With the fall of Rome in the fifth century of our era, there arose in Europe a collection of petty kingdoms. It was not until the age of Charlemagne (768-814) that the practical concept of the great nation once more was seen in Europe. Under this ruler trade was encouraged, and coinage was used by the common man for the first time in centuries.
Prior to Charlemagne, traders and merchants were more accustomed to using gold coins, but beginning about A.D. 755 the French issued small thin silver coins called deniers. A few years later, King Offa of Mercia (an early English kingdom) struck high-quality silver pennies. For centuries the English were known for issuing the best coinage in Western Europe, and it was widely imitated in other countries. Â
As European trade began to expand there was a need for a larger coin than just the simple penny or one of the numerous equivalents struck throughout the continent. In 1202 the city-state of Venice introduced the grosso. By the end of the century most European nations had issued similar coins. Beginning in 1280, for example, King Edward III of England struck the groat, equivalent to four pennies. (The groat is minted today for special ceremonial purposes, for use in British Maundy sets. It has not been used as currency since the nineteenth century.)
With the introduction of the grosso and its imitations, trade became less confined. Payments were made easier for larger amounts. Gold began to be struck in quantity during the thirteenth century, although West Europeans had used Byzantine gold for centuries. However, the power of Constantinople was visibly declining during this period, and its coinage was increasingly debased.
The First "Silver Dollar"
A combination of small gold coins and larger silver served Europe reasonably well into the fifteenth century, but the ever-growing trade within the Continent and abroad mandated increased supplies of coin. In 1486 Archduke Sigismund of Tyrol struck the first dollar-sized silver coin. Its formal name was guldengroschen, but this was soon shortened to gulden or guldiner. It was meant to be equivalent with the gulden, one of the important European gold coins.
Sigismund was a pioneer in the field of large silver coins and proved to be well ahead of his time. It was not until about 1520 that the counts of Schlick in Bohemia (later part of Czechoslovakia) took the guldiner concept to its logical conclusion and began the striking of large silver coins on a regular basis.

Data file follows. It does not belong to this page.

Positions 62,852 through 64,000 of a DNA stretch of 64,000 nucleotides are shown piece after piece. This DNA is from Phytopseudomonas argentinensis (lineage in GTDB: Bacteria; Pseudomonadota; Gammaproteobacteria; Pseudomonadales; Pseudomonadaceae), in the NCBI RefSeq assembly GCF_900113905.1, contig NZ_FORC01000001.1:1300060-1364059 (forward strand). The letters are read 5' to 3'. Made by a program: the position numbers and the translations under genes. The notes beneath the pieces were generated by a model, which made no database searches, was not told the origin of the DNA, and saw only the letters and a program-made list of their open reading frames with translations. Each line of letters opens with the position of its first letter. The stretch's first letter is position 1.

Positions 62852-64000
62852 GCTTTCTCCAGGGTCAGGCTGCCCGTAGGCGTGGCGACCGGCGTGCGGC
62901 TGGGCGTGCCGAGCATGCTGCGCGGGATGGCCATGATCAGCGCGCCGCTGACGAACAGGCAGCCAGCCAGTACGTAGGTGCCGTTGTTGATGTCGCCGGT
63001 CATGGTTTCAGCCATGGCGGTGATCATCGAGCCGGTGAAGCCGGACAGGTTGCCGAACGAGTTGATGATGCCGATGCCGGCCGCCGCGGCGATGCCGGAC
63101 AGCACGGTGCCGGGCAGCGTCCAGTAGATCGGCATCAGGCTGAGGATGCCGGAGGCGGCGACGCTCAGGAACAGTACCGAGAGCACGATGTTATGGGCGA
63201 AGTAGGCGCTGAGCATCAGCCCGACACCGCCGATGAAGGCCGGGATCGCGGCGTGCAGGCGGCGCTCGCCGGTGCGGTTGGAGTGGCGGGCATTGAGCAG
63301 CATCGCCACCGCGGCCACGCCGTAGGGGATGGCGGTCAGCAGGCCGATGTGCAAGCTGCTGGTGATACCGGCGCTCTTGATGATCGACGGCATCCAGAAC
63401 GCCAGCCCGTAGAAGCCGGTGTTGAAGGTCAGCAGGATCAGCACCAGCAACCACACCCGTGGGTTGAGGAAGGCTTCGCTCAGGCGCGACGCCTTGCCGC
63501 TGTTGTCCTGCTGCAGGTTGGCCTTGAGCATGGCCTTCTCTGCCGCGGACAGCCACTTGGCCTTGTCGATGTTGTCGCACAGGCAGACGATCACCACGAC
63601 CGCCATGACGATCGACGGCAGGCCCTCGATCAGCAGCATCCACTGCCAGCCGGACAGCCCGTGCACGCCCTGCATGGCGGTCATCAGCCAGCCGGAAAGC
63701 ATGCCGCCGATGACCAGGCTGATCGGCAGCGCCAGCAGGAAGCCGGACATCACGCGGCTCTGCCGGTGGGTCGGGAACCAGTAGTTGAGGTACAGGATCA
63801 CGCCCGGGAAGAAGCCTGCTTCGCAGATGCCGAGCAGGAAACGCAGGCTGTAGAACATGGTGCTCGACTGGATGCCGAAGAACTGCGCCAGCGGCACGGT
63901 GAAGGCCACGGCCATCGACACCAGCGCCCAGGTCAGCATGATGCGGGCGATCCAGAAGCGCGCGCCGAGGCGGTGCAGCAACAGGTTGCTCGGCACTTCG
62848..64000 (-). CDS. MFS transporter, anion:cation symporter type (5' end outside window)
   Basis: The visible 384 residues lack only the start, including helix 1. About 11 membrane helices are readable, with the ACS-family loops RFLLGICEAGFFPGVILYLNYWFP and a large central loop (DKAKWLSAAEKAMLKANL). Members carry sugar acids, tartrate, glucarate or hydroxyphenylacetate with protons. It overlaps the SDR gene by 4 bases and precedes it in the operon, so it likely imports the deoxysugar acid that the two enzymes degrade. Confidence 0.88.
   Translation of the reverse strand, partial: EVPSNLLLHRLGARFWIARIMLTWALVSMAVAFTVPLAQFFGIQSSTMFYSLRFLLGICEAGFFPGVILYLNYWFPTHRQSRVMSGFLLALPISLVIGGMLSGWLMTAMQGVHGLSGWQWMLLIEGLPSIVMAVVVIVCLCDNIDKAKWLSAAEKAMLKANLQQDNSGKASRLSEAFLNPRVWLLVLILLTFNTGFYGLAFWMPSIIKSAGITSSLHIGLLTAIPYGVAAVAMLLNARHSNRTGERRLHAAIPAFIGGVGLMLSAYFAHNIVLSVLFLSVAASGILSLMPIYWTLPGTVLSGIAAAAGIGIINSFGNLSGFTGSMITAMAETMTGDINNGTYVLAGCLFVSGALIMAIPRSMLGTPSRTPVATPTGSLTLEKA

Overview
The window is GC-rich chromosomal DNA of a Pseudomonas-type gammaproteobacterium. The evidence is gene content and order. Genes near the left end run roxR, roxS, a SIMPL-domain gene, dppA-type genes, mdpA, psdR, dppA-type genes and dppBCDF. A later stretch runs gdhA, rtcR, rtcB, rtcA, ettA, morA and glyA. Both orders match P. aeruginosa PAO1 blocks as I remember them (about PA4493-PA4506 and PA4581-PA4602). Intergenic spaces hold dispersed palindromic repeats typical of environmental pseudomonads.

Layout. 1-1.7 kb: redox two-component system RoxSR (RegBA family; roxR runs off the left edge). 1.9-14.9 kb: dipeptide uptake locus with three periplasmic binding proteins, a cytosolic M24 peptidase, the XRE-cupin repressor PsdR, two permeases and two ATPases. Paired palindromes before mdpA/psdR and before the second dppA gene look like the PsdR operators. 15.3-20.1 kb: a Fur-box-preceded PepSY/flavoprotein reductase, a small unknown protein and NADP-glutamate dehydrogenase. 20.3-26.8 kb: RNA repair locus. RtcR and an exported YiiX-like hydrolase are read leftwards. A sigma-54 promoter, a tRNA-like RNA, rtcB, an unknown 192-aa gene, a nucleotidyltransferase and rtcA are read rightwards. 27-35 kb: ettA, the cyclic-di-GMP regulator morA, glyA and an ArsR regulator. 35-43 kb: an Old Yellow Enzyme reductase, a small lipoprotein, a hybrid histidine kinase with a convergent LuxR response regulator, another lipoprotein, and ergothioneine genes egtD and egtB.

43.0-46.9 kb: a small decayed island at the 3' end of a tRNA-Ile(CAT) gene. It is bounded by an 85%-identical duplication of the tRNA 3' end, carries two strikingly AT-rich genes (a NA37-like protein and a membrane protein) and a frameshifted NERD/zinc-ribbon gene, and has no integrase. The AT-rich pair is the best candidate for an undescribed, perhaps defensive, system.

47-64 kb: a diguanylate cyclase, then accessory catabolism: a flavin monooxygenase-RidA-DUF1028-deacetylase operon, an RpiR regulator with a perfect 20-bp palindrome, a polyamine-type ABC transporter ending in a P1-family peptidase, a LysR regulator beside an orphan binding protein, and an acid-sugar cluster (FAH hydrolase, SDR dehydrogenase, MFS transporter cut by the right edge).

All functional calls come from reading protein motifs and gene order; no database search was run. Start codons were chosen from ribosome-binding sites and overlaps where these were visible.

Most of the silver for the Schlick coinage came from rich mines in the valley of St. Joachim Joachimsthal). These coins became known as Joachimsthalers, which was soon shortened to thalers (or talers). By the middle of the sixteenth century large silver coins, based on the thaler, were being struck all over the continent. Many of the countries simply used a derivative name to show the value of their coinage. Sweden, for example, struck dalers while Dutch provinces coined Leeuwendaalders (lion dollars) from 1575 to about 1713. Petty German states in particular coined thalers, and even multiple thalers became almost common. These coins were frequently used as commemoratives and royal propaganda for the ruling house.
In Spain, where vast wealth from the New World was pouring into her coffers, the government chose to coin pieces of eight reales, roughly equivalent to the thaler. Mints were established in the Americas to coin silver, and it was not long before the eight reales denomination was struck there also. However, most of the silver struck until the middle of the eighteenth century at Spanish-American mints was in the form of the extremely crude "cob" coins, well known to collectors. Such silver pieces were made by slicing planchets off the end of long silver bars, or "cobs." Mexico City was the first (in 1732) of these mints to abandon the old hammered coinage in favor of the screw press.
In what is now the United States permanent settlements from England were established as early as 1607 at Jamestown, but it was decades before the colonists had much in the way of coined gold or silver. Prior to 1650 most trade in this country was on the barter system, and coins were as rare as the proverbial hen's teeth.
In 1652, in an effort to bring stability to the marketplace and also provide a circulating medium to the hard-pressed colonists, the Massachusetts General Court authorized the famous "NE" silver coinage. These first crude coins, which were struck for only a short time, used Spanish eight reales as well as Dutch daalders for their raw material. The Massachusetts coins were lighter than their British counterparts to keep them from circulating outside Massachusetts Bay. Later issues of Massachusetts silver had a tree on the obverse ("pine tree shillings," etc.). The coinage ended about 1682.